Appraiser Field Visits
From time to time, an appraiser from the Assessor’s Office may field visit your property. Colorado law, and the procedures and standards under which the Assessor’s Office operates, require us to do that. In fact, one of the goals that we have set for ourselves in Delta County is to field-visit each property at least every five years. At this time we have over 23,000 properties so we do have a big job to accomplish each year.
Under Colorado Statute, it is the duty of the County Assessor to “discover, list, classify and value all taxable real and personal property within the county”. It is also the duty of the Assessor to fairly and equitably distribute the tax burden under the law. While it is not the duty of the Assessor to actually levy taxes, equitable valuation under the law is necessary to distribute the tax burden in a fair and equitable manner. An integral part of the appraisal process is assuring that the inventory and characteristics of each property in the county are reflected in the Assessor’s records accurately. To do this requires an appraiser from our office to field visit properties in the county on a periodic basis.
Appraisers employed by the Delta County Assessor’s Office are required by law to be licensed by the Colorado Board of Real Estate Appraisers. As such, they are required to abide by the Uniform Standards of Professional Appraisal Practice (USPAP), published by the National Appraisal Standards Board of the Appraisal Foundation. The Appraisal Foundation was authorized by the United States Congress to be the source for appraisal standards and qualifications. Standard 6 of the USPAP specifically speaks to the need for physical inspections of property to produce credible “mass” appraisals.
The Division of Property Taxation Regulation, as directed in the Assessor’s Reference Library, Volume 3, directs county assessment personnel to perform the following tasks when physically inspecting a property:
Visually survey the property site.
Make careful inspection of structures on the property, noting characteristics, condition, amenities, etc.
Measure all structures and make a “sketch” of the “footprint” of each level of a building.
Calculate the square footage of all structures.
Photograph the major structures, along with anything else that may aid in the correct valuation of the property.
The Delta County Assessor’s Office has the following guidelines/policy for field-visiting property within the County: These are designed to insure that the appraisers perform their functions in the most expeditious, accurate, and efficient manner, while, at the same time, insure that they respect the citizen’s right to privacy:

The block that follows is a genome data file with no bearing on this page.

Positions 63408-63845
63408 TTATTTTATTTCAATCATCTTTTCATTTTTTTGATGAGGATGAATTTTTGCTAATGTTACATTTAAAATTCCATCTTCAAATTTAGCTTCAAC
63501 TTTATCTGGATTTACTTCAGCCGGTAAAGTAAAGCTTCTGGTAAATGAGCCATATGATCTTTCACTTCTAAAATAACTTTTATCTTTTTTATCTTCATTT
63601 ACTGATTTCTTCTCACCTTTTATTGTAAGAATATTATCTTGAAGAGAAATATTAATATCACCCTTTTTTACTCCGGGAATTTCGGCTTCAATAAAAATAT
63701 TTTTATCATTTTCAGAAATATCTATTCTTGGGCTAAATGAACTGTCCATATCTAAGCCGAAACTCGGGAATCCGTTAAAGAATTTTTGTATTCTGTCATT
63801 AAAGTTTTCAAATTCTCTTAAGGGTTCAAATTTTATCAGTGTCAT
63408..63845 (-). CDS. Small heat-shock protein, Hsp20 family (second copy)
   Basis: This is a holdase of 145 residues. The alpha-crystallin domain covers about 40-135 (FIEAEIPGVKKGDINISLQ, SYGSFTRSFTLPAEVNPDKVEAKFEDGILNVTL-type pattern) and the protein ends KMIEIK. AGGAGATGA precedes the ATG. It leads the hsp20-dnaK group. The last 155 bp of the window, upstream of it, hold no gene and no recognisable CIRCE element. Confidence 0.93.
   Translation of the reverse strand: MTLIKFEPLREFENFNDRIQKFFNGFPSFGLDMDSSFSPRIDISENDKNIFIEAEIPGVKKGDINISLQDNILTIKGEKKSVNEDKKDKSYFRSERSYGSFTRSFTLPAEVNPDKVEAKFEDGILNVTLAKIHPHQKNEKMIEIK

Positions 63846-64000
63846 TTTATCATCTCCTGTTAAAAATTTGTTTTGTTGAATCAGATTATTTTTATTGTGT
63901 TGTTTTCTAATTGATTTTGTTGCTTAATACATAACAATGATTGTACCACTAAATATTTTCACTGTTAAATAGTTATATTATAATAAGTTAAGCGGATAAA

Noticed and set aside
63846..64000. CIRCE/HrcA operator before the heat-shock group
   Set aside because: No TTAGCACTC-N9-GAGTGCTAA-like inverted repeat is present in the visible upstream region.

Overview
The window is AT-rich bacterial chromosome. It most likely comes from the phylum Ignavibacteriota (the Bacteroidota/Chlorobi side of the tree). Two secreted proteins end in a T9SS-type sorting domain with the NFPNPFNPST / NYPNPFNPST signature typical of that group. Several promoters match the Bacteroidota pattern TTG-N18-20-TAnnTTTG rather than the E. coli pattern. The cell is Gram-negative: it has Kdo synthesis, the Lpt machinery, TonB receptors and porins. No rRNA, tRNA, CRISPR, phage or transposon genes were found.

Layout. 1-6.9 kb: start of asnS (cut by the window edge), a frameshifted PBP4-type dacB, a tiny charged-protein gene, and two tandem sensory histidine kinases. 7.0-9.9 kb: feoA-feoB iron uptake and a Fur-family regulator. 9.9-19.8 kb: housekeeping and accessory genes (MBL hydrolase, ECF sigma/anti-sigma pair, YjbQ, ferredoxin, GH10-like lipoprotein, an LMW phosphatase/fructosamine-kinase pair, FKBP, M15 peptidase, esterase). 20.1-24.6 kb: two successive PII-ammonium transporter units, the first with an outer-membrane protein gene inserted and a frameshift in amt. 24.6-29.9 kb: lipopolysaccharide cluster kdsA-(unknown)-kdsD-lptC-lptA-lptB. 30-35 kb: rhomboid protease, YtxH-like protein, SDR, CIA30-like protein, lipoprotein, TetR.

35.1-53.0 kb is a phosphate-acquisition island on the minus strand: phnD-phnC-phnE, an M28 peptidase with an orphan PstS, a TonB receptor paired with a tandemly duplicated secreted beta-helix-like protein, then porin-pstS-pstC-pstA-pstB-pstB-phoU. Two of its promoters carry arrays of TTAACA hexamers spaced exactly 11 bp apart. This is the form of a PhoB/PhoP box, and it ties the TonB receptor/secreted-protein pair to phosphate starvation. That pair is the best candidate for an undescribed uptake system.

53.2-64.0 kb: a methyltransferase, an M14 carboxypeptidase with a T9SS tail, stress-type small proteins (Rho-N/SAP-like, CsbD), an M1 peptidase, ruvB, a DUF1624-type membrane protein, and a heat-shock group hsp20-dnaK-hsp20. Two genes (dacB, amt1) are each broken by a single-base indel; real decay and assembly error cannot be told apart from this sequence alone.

When visiting a property, please attempt to contact the owner or occupant of the property, identify yourself to the owner or occupant as an employee of the Assessor’s office and show your official identification. Indicate your purpose for the visit, and secure permission to photograph, measure and document the characteristics of the property. If possible, the appraiser may attempt to schedule the visit in advance.
If the owner/occupant objects to your presence on the property, it is the policy of this office that you should leave the property at once without objection. Contact should then be made by telephone or mail to secure permission to visit the property. Remain professional and do not argue or make comments to the owner/occupant. We do not have the right to trespass when told to leave. If such permission is continually denied, refer the information to your supervisor.
After introducing yourself and receiving permission, (or after placing your business card in the door if no one is home), gather all data as necessary and practical to value the property during the visit. Please do this in an efficient, courteous manner with a minimum of intrusion or inconvenience to the owner. Be efficient with your time and information to avoid having to make a return trip.
While measuring and inspecting the property, please always avoid damaging, soiling, or defacing any property, both real and personal, and always respect the owner’s privacy. Be aware of open curtains as you pass by windows or in taking pictures of the property. The Assessor’s information is public record – avoid having any individuals, pets or other circumstances in your pictures that may be harmful or embarrassing to the owner(s)/occupant(s).
Appraisers should always attempt to accurately answer appraisal questions posed by the owner during or subsequent to an inspection. Follow through on any information you receive from the owner and, absolutely, return any phone call to answer a question in a prompt and efficient manner. Keep notes of your visits to refer to at a later date.
All taxpayers and landowners are entitled to equitable, fair and respectful treatment. As an appraiser you are required under your licensure, as well as by our office policy, to execute your duties in an unbiased manner. Cooperation in this effort benefits everyone.